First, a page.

The only album I can think of that I immediately knew was a masterful work of art was this year’s Pelagial. It even overcame the phenomenon I listed above, as my first exposure to The Ocean was Anthropocentric, and then Heliocentric. It only trails Still Life and Blackwater Park as my favorite albums ever. Most other albums take years to reveal themselves as works of art. I think that’s why, for example, Decibel requires albums to have been out for at least five years before they are Hall of Fame-eligible.

      As far as some other albums I feel qualify for “work of art” status, Neurosis’s newest one comes to mind, as does Inter Arma’s Sky Burial. Maybe Zatokrev’s newest too. Also, I would put both BTBAM’s Colors and Parallax qualify as works of art too, so they are the third band that comes to mind as having multiple works of art (the second being Opeth [Still Life, BWP, Ghost Reveries, Watershed, maybe MAYH], and maybe Converge too [Jane Doe and probably either Axe To Fall or the new one]).

      I also think that a single song can be a work of art in an album that merely has considerable artistry. The examples that come to mind are Watain’s “They Rode On” and Fleshgod Apocalyspe’s “The Forsaking”; both of those songs are absolute masterpieces on albums that, while fantastic, don’t exactly transport you to another realm like work-of-art albums do.

  3. I agree with the FB commenter, and I think that as my definition of art expanded to include other ideas, I’ve experienced an increased sense of appreciation for all art on some basic level. I used to look at splatter paintings and think “that’s bullshit. You can’t just throw colors at a canvas and call it art!” but after a while I came to the conclusion that if they’re pleasing to the eye (or ear) or evoke any emotion (no matter how obvious or simple) then its art. Even the most blatant thrash with no perceivable nuance or subtle creativity is art… I just don’t have to listen to it all the time, and I probably won’t.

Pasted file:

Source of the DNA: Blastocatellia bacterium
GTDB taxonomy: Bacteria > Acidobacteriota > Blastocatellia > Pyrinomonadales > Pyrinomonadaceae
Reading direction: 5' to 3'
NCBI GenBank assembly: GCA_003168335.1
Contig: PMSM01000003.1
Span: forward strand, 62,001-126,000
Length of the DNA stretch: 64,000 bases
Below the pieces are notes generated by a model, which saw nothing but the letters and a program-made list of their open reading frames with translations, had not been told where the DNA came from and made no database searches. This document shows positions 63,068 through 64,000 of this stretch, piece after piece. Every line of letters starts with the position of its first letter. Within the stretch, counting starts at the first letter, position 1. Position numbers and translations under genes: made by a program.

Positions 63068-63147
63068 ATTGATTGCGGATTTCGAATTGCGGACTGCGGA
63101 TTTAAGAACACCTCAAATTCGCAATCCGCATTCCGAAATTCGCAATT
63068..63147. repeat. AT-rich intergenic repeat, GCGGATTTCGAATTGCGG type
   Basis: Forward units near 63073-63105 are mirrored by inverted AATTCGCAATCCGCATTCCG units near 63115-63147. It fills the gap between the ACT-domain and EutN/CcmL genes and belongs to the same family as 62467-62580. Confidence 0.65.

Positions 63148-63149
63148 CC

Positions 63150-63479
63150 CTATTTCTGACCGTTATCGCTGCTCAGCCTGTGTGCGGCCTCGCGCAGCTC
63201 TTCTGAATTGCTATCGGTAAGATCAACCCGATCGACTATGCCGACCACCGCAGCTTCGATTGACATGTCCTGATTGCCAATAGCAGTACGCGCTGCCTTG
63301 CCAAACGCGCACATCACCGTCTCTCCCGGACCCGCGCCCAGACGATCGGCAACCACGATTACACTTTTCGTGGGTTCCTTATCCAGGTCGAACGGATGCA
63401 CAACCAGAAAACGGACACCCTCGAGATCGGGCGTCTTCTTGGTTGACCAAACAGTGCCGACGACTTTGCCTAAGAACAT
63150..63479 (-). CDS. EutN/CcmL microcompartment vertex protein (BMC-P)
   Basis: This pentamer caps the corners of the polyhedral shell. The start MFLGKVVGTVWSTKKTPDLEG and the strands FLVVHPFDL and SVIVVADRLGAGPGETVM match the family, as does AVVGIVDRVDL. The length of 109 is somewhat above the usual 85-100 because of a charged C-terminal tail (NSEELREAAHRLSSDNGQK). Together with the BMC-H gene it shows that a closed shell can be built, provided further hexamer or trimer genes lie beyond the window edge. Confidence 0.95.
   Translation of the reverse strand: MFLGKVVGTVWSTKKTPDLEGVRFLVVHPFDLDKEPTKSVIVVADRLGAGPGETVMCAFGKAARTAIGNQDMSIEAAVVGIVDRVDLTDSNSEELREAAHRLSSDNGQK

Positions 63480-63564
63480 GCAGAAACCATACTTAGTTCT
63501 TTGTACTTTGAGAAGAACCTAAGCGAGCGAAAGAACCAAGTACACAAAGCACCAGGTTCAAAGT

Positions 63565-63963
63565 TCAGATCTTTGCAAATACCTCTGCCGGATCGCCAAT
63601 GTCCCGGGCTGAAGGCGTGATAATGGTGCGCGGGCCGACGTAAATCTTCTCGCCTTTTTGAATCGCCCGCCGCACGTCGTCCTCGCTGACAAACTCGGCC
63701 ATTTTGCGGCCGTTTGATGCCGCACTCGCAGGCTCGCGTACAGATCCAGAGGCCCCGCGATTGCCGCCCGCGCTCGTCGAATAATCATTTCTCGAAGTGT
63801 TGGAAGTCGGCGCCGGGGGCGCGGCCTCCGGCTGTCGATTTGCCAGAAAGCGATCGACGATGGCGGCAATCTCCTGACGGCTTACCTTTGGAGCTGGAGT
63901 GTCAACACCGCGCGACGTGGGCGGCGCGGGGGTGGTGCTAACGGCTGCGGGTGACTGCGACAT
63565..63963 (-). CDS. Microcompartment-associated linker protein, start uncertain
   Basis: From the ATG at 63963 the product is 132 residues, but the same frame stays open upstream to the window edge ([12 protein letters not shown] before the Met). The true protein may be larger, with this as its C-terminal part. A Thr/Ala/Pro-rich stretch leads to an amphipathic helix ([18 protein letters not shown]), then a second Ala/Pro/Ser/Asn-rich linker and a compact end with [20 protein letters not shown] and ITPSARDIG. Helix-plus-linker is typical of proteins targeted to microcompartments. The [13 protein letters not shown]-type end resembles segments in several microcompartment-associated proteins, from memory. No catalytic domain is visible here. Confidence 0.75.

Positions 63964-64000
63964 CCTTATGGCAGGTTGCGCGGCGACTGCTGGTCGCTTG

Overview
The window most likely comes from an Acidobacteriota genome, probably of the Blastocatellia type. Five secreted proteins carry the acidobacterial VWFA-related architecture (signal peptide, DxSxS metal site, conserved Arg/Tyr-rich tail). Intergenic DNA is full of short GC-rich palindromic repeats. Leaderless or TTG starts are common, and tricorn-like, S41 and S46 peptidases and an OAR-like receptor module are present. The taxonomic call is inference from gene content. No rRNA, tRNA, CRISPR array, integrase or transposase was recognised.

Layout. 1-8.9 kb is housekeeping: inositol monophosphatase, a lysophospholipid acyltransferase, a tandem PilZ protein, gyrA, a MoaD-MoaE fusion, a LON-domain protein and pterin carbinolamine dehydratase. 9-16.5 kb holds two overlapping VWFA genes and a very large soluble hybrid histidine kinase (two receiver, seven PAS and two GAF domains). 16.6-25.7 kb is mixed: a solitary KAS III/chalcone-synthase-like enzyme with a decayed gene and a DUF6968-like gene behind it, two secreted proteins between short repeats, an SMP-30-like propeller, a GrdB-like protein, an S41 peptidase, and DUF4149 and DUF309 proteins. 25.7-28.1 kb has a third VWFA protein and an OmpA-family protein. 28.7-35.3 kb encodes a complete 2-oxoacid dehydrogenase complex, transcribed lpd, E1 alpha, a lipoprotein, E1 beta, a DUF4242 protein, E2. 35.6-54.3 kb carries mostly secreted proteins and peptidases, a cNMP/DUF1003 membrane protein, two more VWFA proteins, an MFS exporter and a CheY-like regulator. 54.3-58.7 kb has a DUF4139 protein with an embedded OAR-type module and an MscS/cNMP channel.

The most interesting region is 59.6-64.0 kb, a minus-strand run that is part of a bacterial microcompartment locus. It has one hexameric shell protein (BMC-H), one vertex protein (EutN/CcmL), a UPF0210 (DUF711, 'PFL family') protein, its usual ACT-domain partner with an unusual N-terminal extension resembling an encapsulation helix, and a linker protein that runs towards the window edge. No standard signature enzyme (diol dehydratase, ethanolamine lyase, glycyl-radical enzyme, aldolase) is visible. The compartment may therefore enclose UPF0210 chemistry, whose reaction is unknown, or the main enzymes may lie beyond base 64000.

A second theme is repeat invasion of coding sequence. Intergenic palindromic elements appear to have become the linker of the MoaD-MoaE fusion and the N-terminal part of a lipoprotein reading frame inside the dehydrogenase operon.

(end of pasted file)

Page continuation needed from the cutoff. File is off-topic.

• As I noted above, I really didn’t think very much about what the phrase “work of art” means (or should mean). I have so much respect for the creative process that I tend to agree that almost all music that evokes an emotional response (other than disgust) is a work of art in a literal sense. I’m sure that the movie reviewer I quoted meant it in a different sense, as a form of high praise. And that’s kind of how I understood it as I wrote the post. Yet I personally enjoy a ton of music (and movies) that I might not anoint in that way just as much as the “works of art” that I think the reviewer had in mind.

  4. those are absolutely gorgeous photos! this is probably over simplifying, but i’ve always thought that a song becomes “art” only after it’s deviated in some way from the standard template. the most common template is the old intro-verse-chorus-verse-chorus-solo-chorus-outro. i’m sure everyone could think of many more song cliches, but this is the one that haunts me the most as a songwriter, it’s the formula i used when i was learning how to write songs and it’s been hard to get away from. but when i finally did write my first song without that template i really felt that i had finally truly created art. that’s my two cents.